Spinning Soon to a Theater Near You

Lord of the Rings samurai

If you want to know the mind of the general public, you can do worse than go to the movies. Better yet, just watch the previews. They will tell you what the major studios think the American public wants to see.

War, not surprisingly, is a big topic in our upcoming winter entertainment. Whether the films portray conflicts that are historical (Master and Commander, The Alamo, The Last Samurai) or imaginary (The Lord of the Rings: The Return of the King, The Matrix: Revolutions), they suggest that battles hold out the promise of big bucks.

On the surface, the preoccupation with war might seem strange given the increasing ambivalence and dissension surrounding the United States’ military involvement in Iraq. Aren’t movies and television supposed to provide an escape from the troubles and cares of the "real" world?

A closer look at the content of some of these trailers may help explain the appeal of the films they advertise – or at least what the studios think we might find appealing about them.

The first, most obvious similarity that all the conflicts in these films have in common is that the heroes, the ones who represent us, are heavy underdogs.

"Our enemy has more than twice our guns, more than twice our numbers," intones Captain Aubery (Russell Crowe) in the Master and Commander trailer. In both the Lord of the Rings trailer and the The Matrix: Revolutions, those involved in the formal, military conflict are convinced that they are hopelessly outmatched, yet determined to give their lives fighting to the end.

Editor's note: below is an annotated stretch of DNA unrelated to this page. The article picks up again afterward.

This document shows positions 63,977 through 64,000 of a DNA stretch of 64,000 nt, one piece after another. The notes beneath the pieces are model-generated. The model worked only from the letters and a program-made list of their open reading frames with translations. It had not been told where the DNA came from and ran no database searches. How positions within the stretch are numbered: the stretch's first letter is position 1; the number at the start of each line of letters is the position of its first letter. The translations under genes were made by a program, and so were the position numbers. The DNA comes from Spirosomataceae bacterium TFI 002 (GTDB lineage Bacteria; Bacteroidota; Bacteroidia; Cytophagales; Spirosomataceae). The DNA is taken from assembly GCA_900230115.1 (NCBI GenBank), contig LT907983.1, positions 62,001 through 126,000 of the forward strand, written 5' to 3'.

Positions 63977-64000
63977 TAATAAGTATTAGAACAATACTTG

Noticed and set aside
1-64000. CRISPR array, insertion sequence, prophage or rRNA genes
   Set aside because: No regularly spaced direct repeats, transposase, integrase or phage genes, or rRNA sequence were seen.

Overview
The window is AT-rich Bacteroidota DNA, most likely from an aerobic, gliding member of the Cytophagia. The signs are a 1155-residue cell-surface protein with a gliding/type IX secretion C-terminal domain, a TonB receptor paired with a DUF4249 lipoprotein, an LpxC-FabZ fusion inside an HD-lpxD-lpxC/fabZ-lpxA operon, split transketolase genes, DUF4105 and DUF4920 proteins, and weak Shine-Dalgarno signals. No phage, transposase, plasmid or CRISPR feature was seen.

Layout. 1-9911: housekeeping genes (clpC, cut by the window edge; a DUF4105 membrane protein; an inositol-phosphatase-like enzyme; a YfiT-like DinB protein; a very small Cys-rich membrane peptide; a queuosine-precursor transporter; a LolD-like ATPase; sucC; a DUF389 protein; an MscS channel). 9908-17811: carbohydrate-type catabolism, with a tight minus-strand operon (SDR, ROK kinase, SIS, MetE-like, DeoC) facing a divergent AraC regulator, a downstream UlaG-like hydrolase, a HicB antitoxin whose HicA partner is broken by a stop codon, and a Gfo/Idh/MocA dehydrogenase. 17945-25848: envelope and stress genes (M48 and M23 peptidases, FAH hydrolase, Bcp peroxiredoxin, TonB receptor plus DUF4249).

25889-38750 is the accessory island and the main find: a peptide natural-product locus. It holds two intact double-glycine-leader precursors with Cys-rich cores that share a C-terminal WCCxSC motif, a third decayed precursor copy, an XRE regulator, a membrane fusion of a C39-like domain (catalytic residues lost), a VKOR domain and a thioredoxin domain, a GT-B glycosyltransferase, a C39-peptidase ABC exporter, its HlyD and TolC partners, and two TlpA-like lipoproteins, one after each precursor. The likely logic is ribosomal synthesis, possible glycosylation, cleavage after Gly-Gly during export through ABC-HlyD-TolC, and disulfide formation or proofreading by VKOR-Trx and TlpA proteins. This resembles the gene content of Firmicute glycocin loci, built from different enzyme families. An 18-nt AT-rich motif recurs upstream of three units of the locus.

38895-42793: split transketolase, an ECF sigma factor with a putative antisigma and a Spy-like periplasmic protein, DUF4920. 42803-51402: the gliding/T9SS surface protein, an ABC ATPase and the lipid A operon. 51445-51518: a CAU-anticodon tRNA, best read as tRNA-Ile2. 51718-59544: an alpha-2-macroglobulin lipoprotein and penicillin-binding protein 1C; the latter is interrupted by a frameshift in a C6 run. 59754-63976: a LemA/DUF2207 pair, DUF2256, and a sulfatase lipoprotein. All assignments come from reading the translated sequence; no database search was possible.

The Alamo trailer solemnly informs us that the Texans fighting in the fort were not soldiers, they were "husbands," "lawyers," "fathers" and "legends" who had to fight against "one of the most powerful armies ever assembled." The Last Samurai trailer begins with the main character, Nathan Algren (Tom Cruise), as a part of a military army but ends with him charging on horseback, wielding a sword, against the guns that he used to use.

Another theme that most of these films have in common is that the main characters are fighting defensively rather than aggressively. Gondor is being besieged in The Lord of The Rings: The Return of the King; Zion is being invaded by an army of machines in The Matrix: Revolutions. Davy Crockett and Jim Bowie are trying to save their homeland of Texas from Santa Anna